Important conversations

I was not going to share this but have been inspired by the courage of others around me. So thank you!

I also realized that if I want to be part of a movement of change, I cannot demand transparency from a system without being willing to be transparent in my own experiences. This demands a level of vulnerability this is not easy or pretty. However, it becomes completely worth it when finding strength in yourself leads to others finding strength in themselves. This type of momentum is similar to the “Shirtless dancing guy video”. I know that I am not the first to share this, so I just hope that as I courageously followed, others to may follow and put an end to situations that give life the thoughts and feelings that I have experienced.

Graduation day was the best experience of my life. I was finally a doctor! I was going to make a difference. I had such happiness about my life and the difference that I was about to make in the world and nothing could stop me or my joy. There was nothing that could wipe that smile off of my face and joy from my heart.

In the first few days of Residency, we had a mandatory “Emotional Harm” meeting. I thought it was nice of them to do and always a good reminder. It focused on the empathy towards the patient and not losing our empathy when getting in the rhythm of dealing with similar situations and cases over and over again. I loved that they did this. This is something that is so important to remember and necessary to address.

Looking back however, I just wonder what about my emotional harm? Where are my resources? In this first 7 months of my residency experience two Senior Attendings committed suicide. I did not know the first, but I certainly knew the second. While there was heartfelt sadness and memorials to honor both, there was nothing else. No counseling offered to employees, no conversations, no checking in after some days, nothing at all.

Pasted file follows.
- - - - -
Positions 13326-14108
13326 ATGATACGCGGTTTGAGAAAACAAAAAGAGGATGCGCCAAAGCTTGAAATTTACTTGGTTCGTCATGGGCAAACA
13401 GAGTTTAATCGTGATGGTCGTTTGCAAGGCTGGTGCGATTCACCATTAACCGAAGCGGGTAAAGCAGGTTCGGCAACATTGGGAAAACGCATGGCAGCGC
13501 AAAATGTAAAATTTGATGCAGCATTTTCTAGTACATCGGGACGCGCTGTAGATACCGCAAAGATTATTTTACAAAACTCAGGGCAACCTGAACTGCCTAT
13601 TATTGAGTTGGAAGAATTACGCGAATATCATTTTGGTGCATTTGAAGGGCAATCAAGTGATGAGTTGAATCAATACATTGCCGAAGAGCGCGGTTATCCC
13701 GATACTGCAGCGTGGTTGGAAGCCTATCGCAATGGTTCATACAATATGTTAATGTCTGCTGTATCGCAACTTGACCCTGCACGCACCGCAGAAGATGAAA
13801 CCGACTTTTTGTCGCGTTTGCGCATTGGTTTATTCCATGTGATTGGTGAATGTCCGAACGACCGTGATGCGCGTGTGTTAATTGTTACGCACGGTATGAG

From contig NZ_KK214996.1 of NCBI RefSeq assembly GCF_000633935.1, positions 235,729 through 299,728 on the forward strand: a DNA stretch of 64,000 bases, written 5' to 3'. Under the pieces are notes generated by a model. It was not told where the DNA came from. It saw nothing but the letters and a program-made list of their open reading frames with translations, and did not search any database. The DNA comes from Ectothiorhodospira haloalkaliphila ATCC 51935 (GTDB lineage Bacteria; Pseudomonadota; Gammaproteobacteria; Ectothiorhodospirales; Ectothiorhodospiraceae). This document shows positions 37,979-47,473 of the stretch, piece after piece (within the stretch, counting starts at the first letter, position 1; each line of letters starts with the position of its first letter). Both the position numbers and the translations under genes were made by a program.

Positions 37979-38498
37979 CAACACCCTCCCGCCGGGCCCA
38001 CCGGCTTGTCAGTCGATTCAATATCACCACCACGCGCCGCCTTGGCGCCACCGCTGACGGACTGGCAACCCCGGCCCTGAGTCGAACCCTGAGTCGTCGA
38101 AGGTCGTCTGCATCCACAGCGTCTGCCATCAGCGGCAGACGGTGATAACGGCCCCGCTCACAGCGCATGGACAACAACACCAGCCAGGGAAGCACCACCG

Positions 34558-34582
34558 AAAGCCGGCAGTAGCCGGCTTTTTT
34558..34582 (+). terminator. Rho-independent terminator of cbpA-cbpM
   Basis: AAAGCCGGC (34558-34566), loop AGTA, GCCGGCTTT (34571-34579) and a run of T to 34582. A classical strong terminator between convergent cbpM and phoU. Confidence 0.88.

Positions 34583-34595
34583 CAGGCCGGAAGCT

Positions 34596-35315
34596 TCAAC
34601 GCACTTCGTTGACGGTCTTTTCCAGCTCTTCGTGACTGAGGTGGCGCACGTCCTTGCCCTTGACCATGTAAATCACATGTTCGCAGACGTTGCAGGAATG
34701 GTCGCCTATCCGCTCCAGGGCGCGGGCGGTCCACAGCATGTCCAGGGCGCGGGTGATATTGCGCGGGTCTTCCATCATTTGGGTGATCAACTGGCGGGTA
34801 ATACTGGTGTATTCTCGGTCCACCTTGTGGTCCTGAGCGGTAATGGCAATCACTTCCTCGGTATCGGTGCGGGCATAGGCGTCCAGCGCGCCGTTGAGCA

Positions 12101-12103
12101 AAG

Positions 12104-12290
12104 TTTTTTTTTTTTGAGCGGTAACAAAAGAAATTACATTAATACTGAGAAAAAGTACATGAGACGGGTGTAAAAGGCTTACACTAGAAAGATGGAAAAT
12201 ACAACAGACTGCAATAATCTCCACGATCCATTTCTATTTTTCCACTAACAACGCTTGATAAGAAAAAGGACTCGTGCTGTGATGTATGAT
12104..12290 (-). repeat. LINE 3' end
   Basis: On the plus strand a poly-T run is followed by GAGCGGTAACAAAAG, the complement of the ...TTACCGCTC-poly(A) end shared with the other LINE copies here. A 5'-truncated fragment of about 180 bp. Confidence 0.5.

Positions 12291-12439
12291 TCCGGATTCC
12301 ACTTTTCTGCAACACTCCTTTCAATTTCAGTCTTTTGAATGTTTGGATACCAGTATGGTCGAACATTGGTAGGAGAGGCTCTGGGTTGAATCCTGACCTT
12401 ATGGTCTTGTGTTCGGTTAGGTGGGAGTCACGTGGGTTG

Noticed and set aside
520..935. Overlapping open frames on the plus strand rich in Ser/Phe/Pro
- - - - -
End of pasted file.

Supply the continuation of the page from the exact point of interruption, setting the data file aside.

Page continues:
Why are these things important? Because over the course of my first year of residency, I have become more depressed than I ever thought possible in my life. Without getting into specifics the combination of the stress, hours, being made to feel constantly devalued or unimportant, the verbal abuse, the fact that even when I do good its not good, among many other feelings on an almost daily basis, have caused me to be in a place that I never have been….So when these two people directly linked to the place that has been causing my pain decided to take their lives, where was I supposed to turn? Where were my co-resident’s supposed to turn? Let me offer that I am fine now, but that is no thanks to my system. But what about those that don’t have the opportunity or courage to turn to where I turned for help?

The human factors mindset is so important. The focus on learning instead of punishing is something that should never be overlooked. If I felt more support as such, I know that my experience would have been different. We are all humans and make mistakes. Rarely are errors done with malice intent. Chances are something in the system failed the employee. I think the mental health of healthcare worker’s is vital because I want to know that that person has no other distractions when caring for my loved one.

I am not saying offer full on counseling sessions for employees because I understand the money factor, but something should be done. This is why I really love the idea that a part of the “Go team” implements having a conversation with the person that committed the error. ….A small example, when there are shootings on school campuses, you always here on the news that counselors will be available to talk with students. Why can’t we do the same? I believe that a conversation can change an outcome and save a life on both sides of the health care equation.